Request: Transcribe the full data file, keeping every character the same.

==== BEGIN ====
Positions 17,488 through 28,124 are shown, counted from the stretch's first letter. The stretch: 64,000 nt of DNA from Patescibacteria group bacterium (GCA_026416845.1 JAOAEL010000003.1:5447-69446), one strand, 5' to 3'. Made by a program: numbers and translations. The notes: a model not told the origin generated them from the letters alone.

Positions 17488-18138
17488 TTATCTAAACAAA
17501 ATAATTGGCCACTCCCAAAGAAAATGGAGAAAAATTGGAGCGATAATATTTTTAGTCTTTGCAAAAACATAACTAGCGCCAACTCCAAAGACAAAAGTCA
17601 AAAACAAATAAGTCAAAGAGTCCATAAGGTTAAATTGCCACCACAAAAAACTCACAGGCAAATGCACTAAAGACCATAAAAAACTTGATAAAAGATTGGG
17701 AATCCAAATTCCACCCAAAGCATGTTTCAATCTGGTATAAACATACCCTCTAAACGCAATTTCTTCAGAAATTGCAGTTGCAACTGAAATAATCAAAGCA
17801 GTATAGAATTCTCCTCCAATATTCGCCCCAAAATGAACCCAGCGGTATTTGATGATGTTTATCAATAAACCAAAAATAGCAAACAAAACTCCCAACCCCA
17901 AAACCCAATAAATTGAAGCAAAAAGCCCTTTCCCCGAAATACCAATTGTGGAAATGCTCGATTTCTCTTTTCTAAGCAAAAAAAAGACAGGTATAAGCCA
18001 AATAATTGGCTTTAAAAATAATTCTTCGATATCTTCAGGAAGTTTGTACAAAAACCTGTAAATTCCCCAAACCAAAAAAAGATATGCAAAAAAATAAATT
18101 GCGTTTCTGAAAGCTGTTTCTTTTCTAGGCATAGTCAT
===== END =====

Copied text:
Positions 17,488 through 28,124 are shown, counted from the stretch's first letter. The stretch: 64,000 nt of DNA from Patescibacteria group bacterium (GCA_026416845.1 JAOAEL010000003.1:5447-69446), one strand, 5' to 3'. Made by a program: numbers and translations. The notes: a model not told the origin generated them from the letters alone.

Positions 17488-18138
17488 TTATCTAAACAAA
17501 ATAATTGGCCACTCCCAAAGAAAATGGAGAAAAATTGGAGCGATAATATTTTTAGTCTTTGCAAAAACATAACTAGCGCCAACTCCAAAGACAAAAGTCA
17601 AAAACAAATAAGTCAAAGAGTCCATAAGGTTAAATTGCCACCACAAAAAACTCACAGGCAAATGCACTAAAGACCATAAAAAACTTGATAAAAGATTGGG
17701 AATCCAAATTCCACCCAAAGCATGTTTCAATCTGGTATAAACATACCCTCTAAACGCAATTTCTTCAGAAATTGCAGTTGCAACTGAAATAATCAAAGCA
17801 GTATAGAATTCTCCTCCAATATTCGCCCCAAAATGAACCCAGCGGTATTTGATGATGTTTATCAATAAACCAAAAATAGCAAACAAAACTCCCAACCCCA
17901 AAACCCAATAAATTGAAGCAAAAAGCCCTTTCCCCGAAATACCAATTGTGGAAATGCTCGATTTCTCTTTTCTAAGCAAAAAAAAGACAGGTATAAGCCA
18001 AATAATTGGCTTTAAAAATAATTCTTCGATATCTTCAGGAAGTTTGTACAAAAACCTGTAAATTCCCCAAACCAAAAAAAGATATGCAAAAAAATAAATT
18101 GCGTTTCTGAAAGCTGTTTCTTTTCTAGGCATAGTCAT